A youth leader speaks out on the importance of girls’ education in Nigeria

Naomi, 17, is a peer educator in FHI 360’s Four Pillars PLUS project in Nigeria. The Four Pillars PLUS project, funded by the GE Foundation, uses the model of scholarships, teacher professional development, mentoring of girls and community participation to improve the quality and relevance of education for orphans and other children, especially girls, in secondary school. An additional key component of the project is addressing the challenges of youth employment by helping young women successfully transition from school to the workforce.

Naomi is one of four youth delegates to this week’s 2014 InterAction Forum in Washington, DC. In this Q&A, she discusses her experience with the Four Pillars PLUS project and her views on girls’ education.


What prevents girls in Nigeria from receiving a quality education?

Girls in Nigeria face many obstacles. These include high school fees, gender inequality and other social pressures that cause them to drop out. Security is a big risk for many girls, especially since the recent kidnappings. Some girls are just too afraid to go to class. The conditions at school can also be a challenge. My class has 50 students and no fan. Some classrooms have no ceiling, no fan and even more students. At certain times of the day, like when the sun is directly overhead, it is too hot for students to even sit in the classroom and impossible for them to concentrate and learn.

Some policies also limit girls. If a girl is pregnant, she cannot return to school after she has her baby. One mistake should not be the end of a girl’s education.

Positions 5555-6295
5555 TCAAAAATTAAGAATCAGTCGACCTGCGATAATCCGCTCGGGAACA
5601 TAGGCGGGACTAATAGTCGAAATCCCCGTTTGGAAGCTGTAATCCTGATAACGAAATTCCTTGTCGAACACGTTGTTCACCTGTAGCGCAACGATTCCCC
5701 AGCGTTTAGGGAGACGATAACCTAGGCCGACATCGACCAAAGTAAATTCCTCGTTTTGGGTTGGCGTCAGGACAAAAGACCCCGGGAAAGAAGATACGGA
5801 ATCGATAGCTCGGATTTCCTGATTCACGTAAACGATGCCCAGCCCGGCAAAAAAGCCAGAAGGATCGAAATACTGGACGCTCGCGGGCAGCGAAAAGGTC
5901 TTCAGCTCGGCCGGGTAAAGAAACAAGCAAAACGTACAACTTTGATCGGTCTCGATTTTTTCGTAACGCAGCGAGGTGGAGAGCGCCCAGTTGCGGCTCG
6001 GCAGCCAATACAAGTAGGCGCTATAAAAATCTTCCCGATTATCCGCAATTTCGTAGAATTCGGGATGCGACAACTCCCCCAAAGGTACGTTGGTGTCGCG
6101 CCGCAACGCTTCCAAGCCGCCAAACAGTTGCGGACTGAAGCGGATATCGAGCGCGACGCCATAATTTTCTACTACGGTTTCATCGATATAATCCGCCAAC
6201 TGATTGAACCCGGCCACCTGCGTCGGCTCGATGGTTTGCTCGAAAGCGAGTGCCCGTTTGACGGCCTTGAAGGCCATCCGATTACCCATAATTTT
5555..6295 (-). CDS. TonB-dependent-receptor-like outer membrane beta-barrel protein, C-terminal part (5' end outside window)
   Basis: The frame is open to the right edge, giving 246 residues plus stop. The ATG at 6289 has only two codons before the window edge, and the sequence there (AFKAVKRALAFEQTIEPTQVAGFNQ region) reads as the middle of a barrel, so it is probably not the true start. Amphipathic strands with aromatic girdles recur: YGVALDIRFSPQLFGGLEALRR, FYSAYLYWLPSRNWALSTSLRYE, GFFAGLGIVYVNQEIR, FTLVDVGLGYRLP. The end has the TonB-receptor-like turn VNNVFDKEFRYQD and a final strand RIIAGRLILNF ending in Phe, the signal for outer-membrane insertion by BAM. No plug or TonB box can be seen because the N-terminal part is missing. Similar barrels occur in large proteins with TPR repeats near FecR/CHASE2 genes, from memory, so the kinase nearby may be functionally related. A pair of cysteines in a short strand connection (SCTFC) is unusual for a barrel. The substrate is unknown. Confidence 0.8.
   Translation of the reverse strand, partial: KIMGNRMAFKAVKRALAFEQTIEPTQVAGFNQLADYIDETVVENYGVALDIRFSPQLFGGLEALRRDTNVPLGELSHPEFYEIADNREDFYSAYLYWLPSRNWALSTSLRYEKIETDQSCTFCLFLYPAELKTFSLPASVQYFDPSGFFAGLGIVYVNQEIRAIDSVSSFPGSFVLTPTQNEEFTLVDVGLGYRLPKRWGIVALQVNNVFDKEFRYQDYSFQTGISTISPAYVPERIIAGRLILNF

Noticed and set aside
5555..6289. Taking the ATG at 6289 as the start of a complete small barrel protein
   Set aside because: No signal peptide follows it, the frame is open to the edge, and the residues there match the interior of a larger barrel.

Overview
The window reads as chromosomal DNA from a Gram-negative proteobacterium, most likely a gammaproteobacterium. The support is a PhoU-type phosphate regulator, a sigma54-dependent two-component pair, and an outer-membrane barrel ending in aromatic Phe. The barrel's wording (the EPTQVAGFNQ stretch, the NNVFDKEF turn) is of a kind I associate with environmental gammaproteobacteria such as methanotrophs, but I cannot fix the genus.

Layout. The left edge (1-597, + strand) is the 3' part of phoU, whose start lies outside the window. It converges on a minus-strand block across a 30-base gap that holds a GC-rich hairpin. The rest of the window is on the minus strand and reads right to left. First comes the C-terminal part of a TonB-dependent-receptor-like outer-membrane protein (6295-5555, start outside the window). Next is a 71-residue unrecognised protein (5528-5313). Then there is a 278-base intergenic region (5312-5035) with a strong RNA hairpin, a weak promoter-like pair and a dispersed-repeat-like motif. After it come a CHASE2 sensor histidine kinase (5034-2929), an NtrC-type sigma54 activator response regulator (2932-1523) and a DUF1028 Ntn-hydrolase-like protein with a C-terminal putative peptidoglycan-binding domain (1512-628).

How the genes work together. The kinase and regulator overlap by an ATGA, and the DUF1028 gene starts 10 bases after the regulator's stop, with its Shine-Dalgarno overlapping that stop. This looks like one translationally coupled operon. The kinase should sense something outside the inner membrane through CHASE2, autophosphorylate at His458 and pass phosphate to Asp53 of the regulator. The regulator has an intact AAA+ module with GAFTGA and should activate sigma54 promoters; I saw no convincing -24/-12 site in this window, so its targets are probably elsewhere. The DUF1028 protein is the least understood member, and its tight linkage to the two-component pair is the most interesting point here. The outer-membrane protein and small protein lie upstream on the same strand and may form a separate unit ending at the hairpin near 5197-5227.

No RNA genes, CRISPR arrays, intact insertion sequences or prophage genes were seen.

How has the Four Pillars PLUS helped you overcome these challenges?

Without this project, I would not have been able to afford my secondary education. For many girls, the cost of secondary education is the barrier that causes them to drop out. The Four Pillars PLUS project paid for my school fees, textbooks and school uniform. Beyond that, the project provides mentors in school and in the community who teach life skills and help us to make good decisions so that we can continue with our education.

What is involved in being a peer educator and what made you decide to do it?

As a peer educator, I give support and counsel to other girls to handle problems in and out of school. For example, teen pregnancy and HIV/AIDS are real issues in Nigeria. If a girl becomes pregnant, she is not allowed to stay in school or return after she has her baby. My home community has one of the highest percentages of HIV/AIDS in the country. I teach my peers how to say “no” to advances from men, which helps to reduce teen pregnancy and infection. I do this because I believe that one smile can save a soul. Even if I cannot help my peers financially, I can give them my smile.

Why is the Four Pillars PLUS project so important?

As more girls learn about the project, more girls are looking forward to being part of it. We need this project to help reduce gender inequality, because it is still very difficult for girls to attend and complete secondary school. Some in the community do not believe girls need to go to school, but all of the girls in the project want to continue on to university. I hope that this project can help many more girls.

Naomi recently won the Best Speaker Award in the Nigerian National Inter-Secondary School Debate Championship. She is applying to university, where she hopes to study medicine.

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